How Israel’s collective historical experience will force action against Iran.
This article will examine the psychological dimension of the Israeli-Iranian conflict. It also can be used as valuable background to examine the wider conflict in the region. Israel’s history as a nation conceived out of European persecution and born after the Holocaust looms large in its collective psyche. Iran knows this and has been exacerbating the fray through inflammatory statements. Instead of de-escalating, it has poured the salt of threats combined with a nuclear program into old Israeli wounds and now risks provoking a regional war.
Iran’s regime is highly rhetorical. This rhetoric stems from its lineage as the inheritors of Khomeini’s Islamic Revolution in 1979: verbal flare and inflammatory bombast has been the mainstay of the Iranian regime from the very beginning. Inflammatory speech tends to increase around the anniversary of the Revolution and in the face of perceived outside threats. Since Ahmadinejad’s assumption of the Presidency in 2005 the dialogue emanating from Iran has become markedly more caustic.
Most notably, the regime has uttered threats to “wipe Israel off the map.” This translation has been the subject of wide debate in the outside world because of the term’s vernacular usage in Farsi. Despite the debate one can hardly say that the regime could not have anticipated how it would be taken in the West. As well, other ominous rhetoric has emerged including the repeated use of the term “Zionist entity,” rather than “Israel,” the use of the terms “stinking corpse”, “cancer that must be cut”, “a germ” and continual allegations of a “global Zionist conspiracy.” Finally, in a calculated effort to offend the regime sponsored an international conference to review the science of the Holocaust and invited cartoonists to make light of the Holocaust in the wake of the Mohammed cartoons in Denmark.
Israel became a nation shortly after the trauma of the Holocaust. The collective experience of Jews in the Second World War (and for 1900 years before) as a persecuted minority of minorities cannot be ignored. The memory of constant tribulations has loomed large in the collective psyche from the very day Israel became the homeland for the world’s dispossessed Jews. Israel also was forced to fight from the very hours it came into existence: it was attacked by its neighbours shortly after declaring independence. Israel has continued to face threats large and small ever since.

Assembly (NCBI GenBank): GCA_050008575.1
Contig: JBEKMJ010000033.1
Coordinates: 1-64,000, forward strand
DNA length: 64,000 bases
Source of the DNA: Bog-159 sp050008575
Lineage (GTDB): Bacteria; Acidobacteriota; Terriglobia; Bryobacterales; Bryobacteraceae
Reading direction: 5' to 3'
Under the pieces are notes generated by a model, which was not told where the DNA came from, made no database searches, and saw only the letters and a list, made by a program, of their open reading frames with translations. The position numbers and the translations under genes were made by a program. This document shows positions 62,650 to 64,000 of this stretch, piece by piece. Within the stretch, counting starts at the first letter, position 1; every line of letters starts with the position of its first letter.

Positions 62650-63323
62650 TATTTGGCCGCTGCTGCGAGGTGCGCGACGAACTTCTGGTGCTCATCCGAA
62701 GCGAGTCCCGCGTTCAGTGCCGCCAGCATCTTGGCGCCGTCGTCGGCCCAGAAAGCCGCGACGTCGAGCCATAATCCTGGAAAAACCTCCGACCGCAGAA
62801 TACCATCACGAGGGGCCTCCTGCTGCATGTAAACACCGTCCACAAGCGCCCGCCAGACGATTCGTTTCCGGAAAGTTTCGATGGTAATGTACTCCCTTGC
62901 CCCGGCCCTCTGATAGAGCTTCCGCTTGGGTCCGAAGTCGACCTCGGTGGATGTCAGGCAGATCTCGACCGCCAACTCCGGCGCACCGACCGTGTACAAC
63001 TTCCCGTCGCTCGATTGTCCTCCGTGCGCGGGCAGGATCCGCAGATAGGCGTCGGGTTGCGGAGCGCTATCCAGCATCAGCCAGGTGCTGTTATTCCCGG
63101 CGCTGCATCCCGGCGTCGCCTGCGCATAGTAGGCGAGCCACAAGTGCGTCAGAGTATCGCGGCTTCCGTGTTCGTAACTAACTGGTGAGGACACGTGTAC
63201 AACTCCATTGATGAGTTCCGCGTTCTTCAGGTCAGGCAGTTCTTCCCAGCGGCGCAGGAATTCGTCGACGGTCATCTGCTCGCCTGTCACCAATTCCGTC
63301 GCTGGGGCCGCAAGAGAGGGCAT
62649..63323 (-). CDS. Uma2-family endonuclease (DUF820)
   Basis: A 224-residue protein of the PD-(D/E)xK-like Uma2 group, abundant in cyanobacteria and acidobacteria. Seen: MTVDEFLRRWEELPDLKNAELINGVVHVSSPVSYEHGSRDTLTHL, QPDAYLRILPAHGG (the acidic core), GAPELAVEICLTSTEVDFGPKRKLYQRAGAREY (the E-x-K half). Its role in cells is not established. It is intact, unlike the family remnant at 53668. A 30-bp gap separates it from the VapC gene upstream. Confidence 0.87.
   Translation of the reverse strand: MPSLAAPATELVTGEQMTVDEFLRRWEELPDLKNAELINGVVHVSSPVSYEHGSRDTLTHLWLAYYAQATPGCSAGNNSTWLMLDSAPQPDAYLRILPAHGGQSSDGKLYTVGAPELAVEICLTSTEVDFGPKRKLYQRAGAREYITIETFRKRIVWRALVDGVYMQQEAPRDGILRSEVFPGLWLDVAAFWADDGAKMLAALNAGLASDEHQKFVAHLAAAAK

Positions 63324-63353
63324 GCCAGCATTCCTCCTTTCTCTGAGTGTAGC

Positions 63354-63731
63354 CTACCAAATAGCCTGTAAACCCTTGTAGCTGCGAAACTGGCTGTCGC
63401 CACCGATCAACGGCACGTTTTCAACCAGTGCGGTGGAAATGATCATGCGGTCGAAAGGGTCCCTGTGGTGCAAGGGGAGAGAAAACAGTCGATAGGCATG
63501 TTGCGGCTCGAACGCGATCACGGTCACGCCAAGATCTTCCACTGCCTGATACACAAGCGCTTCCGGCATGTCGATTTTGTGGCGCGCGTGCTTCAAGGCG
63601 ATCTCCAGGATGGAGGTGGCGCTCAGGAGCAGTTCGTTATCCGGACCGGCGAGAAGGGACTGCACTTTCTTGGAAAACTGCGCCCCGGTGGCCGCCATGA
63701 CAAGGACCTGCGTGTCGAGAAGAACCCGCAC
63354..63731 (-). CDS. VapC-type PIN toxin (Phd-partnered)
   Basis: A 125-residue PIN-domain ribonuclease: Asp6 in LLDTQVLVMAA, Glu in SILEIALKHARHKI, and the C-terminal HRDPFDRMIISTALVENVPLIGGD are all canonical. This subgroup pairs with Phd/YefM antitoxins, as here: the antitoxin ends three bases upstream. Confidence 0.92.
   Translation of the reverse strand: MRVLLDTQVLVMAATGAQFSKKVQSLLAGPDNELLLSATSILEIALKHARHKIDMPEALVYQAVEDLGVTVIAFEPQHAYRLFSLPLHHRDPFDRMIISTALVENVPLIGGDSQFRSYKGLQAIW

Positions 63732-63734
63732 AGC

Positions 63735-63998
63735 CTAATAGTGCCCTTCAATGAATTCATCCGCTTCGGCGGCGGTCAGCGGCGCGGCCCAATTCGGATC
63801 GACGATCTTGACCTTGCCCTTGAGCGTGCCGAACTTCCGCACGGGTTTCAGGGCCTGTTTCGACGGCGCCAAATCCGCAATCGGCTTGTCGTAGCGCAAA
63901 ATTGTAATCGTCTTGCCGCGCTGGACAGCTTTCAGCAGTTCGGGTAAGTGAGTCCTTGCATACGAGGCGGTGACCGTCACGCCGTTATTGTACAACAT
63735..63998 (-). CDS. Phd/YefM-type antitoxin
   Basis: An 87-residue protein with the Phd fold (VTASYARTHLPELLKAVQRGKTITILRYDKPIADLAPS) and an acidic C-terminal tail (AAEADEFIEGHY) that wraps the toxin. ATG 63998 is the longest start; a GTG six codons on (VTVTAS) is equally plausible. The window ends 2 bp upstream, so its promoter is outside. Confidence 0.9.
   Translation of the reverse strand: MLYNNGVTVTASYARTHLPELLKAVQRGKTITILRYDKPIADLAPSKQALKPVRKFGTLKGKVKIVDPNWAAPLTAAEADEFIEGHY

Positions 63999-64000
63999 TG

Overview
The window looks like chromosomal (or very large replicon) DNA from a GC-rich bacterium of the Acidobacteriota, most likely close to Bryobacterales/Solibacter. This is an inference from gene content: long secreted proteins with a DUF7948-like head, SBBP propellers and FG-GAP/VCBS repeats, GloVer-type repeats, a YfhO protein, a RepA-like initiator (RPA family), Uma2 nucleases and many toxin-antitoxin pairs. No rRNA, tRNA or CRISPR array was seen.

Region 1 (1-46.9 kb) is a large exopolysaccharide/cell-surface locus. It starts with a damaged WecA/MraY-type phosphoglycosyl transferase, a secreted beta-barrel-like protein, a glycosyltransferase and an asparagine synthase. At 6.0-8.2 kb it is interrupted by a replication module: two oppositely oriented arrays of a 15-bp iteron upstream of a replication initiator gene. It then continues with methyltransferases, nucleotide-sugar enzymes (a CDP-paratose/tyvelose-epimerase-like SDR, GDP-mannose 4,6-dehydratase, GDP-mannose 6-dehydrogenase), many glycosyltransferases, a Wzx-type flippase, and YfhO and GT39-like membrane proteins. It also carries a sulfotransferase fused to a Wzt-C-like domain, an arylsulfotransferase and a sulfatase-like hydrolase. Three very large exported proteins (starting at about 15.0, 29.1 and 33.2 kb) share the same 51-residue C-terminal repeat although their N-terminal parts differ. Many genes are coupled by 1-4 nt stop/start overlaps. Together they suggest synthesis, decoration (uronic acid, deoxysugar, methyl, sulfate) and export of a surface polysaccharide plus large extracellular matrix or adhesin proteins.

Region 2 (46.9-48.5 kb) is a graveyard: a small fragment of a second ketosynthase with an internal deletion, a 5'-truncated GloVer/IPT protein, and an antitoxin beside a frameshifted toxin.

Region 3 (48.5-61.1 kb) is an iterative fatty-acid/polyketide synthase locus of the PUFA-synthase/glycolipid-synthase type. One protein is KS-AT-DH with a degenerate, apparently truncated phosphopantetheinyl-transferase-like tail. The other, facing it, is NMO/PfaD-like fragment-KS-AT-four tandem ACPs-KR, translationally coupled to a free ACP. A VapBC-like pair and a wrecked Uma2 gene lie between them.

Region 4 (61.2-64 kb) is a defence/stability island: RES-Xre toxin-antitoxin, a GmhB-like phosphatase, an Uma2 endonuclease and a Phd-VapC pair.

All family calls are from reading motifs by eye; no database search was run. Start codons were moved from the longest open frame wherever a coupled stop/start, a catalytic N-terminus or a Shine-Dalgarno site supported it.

Iran’s rhetoric is particularly caustic because the memory of the Holocaust is so recent. The mass extermination of 6 million members of a tiny community did not take place in the abstract of ancient history, rather it took place in modern times; it was mechanical, efficient and systematic. Many people still have memories of it actually happening– Kristallnacht, the Einsatzgruppen, and the Warsaw Ghetto have not yet passed from the memory of those still alive. Treblinka and Auschwitz, Belzec and Majdanek are real places in modern nation states. The memory of the Holocaust is real and present, it cannot simply be ignored by people today as just another historical event.
Given the cogency of the Holocaust in the collective memory of the Israeli people its government cannot simply sit on its hands when faced with perceived existential threats. When rhetoric is combined with actual steps to acquire weapons of mass destruction Israeli leadership must respond.
Some may contend that Iran simply spouts empty rhetoric; however, this ignores the important psychological background to the conflict and cannot excuse the behaviour of Iran’s regime. Even if Iran does not mean to carry out its threats, its actions are highly callous and insensitive to the tragic history of the Jewish people. It is highly irresponsible if it risks sparking a regional war all for the sake of empty rhetoric. However, in the event that Iran’s leadership actually intends to carry out its threats the case can easily be made for overwhelming global action to stop it.